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Rails Nested Resources Tutorial


The best way to get started with Rails 2.x nested routing and routing at all, is to read the official Rails Routing guide at the Rails Guides website.

Rails Nested Routes/Resources

The rails nested routes/resources were indroduced at Rails 1.2 as part of the RESTful approach that was adopted by the Rails core members.
Nested resources allowed urls like:
To have a bit more sexy/RESTful look:

Let’s use this example to make things a little more clear, we will use 2 models, Project and Task

# /app/models/project.rb
class Project < ActiveRecord::Base
has_many :tasks

# /app/models/task.rb
class Task < ActiveRecord::Base
belongs_to :project

Setting up routes.rb

Creating a Nested Resource

:has_many keyword

The easiest way to create a nested route, is to use the :has_many keyword like that:

# /config/routes.rb
map.resources :projects, :has_many => :tasks

# and the correspondent task resource
map.resources :tasks

Adding the second routes, that defines a RESTful route to :tasks, depends if you would like to allow an access to the Task resource, without the project context, this is not a must.


You can also specify the sub-resources in a block
map.resources :projects do |project|
project.resources :tasks

Singular Resources

Just the same:
map.resources :projects do |project|
user.resource :design_document

Routes Helpers

$ rake routes
to see what kind of routes do you have in your application, you can pipe UNIX’s grep command (”| grep xxx”) to filter the results:
$ rake routes | grep project

A basic map.resources :projects will produce:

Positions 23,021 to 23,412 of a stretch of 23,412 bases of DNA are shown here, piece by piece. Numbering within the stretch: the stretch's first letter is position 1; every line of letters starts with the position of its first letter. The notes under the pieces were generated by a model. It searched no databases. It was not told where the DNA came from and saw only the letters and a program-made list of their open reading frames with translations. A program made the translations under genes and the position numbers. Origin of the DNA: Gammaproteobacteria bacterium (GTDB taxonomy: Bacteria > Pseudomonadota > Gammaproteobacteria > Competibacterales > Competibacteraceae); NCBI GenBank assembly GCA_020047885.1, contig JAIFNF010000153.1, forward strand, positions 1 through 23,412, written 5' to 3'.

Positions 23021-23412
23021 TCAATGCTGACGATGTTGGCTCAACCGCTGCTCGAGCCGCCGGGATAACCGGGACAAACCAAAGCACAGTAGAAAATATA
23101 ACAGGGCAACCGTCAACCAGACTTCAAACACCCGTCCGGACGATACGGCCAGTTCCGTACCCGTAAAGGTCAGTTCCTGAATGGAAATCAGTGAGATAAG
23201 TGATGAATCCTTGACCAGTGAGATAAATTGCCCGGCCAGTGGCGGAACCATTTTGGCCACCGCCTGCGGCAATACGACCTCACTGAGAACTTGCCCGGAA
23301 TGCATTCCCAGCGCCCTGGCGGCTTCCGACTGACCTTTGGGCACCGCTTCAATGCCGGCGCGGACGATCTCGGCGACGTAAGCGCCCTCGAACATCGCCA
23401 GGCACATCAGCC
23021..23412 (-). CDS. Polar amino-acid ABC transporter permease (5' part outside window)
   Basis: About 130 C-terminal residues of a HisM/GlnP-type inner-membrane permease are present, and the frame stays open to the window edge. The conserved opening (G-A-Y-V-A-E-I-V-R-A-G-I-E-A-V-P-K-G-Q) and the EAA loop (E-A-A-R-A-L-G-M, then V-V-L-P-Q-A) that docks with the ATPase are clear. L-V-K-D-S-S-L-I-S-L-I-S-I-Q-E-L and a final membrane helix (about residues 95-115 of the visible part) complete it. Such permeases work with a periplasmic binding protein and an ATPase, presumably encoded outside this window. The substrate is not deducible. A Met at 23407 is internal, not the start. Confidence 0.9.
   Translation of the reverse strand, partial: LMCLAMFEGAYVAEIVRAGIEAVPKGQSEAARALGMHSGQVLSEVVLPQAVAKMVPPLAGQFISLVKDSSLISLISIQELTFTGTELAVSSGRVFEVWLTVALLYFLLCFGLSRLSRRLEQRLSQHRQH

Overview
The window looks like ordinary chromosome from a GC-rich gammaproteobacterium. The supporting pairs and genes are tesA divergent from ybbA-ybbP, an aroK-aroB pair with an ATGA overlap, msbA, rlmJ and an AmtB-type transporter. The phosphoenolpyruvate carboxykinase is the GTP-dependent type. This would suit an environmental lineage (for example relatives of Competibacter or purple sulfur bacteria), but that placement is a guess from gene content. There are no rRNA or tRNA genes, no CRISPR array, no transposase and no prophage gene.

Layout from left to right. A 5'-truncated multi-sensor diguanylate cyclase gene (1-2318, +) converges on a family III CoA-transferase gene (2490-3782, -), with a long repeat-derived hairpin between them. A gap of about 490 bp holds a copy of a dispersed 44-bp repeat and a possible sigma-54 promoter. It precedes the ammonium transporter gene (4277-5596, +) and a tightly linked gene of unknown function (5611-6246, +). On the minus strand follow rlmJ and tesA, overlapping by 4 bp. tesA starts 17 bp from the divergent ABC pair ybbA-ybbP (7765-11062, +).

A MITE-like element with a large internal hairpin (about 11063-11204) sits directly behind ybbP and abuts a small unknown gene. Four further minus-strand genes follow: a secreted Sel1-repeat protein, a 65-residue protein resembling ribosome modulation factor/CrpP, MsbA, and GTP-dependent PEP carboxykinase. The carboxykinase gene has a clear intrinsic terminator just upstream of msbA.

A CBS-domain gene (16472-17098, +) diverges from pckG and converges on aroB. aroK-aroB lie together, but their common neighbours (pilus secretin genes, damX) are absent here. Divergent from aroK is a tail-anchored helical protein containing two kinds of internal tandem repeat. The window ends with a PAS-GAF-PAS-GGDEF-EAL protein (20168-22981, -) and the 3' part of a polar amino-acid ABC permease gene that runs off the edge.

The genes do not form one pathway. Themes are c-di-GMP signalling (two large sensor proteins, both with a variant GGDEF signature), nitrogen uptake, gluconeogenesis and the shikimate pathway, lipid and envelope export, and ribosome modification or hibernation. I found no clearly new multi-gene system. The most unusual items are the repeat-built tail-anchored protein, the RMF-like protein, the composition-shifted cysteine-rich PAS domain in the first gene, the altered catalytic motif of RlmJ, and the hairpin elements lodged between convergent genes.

events GET /projects {:controller=>"projects", :action=>"index"}
formatted_projects GET /projects.:format {:controller=>"projects", :action=>"index"}
POST /projects {:controller=>"projects", :action=>"create"}
POST /projects.:format {:controller=>"projects", :action=>"create"}
new_project GET /projects/new {:controller=>"projects", :action=>"new"}
formatted_new_project GET /projects/new.:format {:controller=>"projects", :action=>"new"}

but a Nested route, like we defined before will produce:
project_tasks GET /projects/:project_id/tasks
new_project_task GET /projects/:project_id/tasks/new
edit_project_task GET /projects/:project_id/tasks/:id/edit
project_task GET /projects/:project_id/tasks/:id

very nice.

Singular Nested Route Helpers

(from the example above)
/projects - list all projects
/projects/1 - show a single project
/projects/1/design_document - a project’s design document

Using the routing helpers

Since we now have another resource in context when we want o use the new helpers, we need to include that resource instance as a paramter:
# or when both resources are required
edit_project_task(@project, @task)


I'll assume you use form_for in your forms, it will make the usage of nested resources a lot easier than to work with plain HTML or form_tag.
The regular form we know of form_for, receives one instance as the form object:
<% form_for(@project) do |f| %>
<% end %>

But with nested resources, we'll pimp it up a little bit:

<% form_for([ @project, @task ]) do |f| %>
<% end %>

Note the instances array, that specifies the objects we need in our form when we deal with nested resources

Conclusion and some Gotchas.

Using nested resources and routes is the right thing, URLs are clear, and code is readable. but:

# You should not implement nested resources of more than 2 levels.
# Setting up pagination support (?page=3) kind of breaks the RESTful approach.
# The railscast about Nested Resources.
# Using RESTful ajax calls, a great lib by dfr|work (#rubyonrails).

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